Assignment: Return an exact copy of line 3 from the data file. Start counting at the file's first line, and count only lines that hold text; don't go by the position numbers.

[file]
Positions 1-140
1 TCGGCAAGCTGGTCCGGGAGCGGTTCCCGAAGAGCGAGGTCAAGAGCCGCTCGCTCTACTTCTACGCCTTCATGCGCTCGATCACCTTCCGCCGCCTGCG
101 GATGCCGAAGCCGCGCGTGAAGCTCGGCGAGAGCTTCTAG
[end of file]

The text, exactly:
101 GATGCCGAAGCCGCGCGTGAAGCTCGGCGAGAGCTTCTAG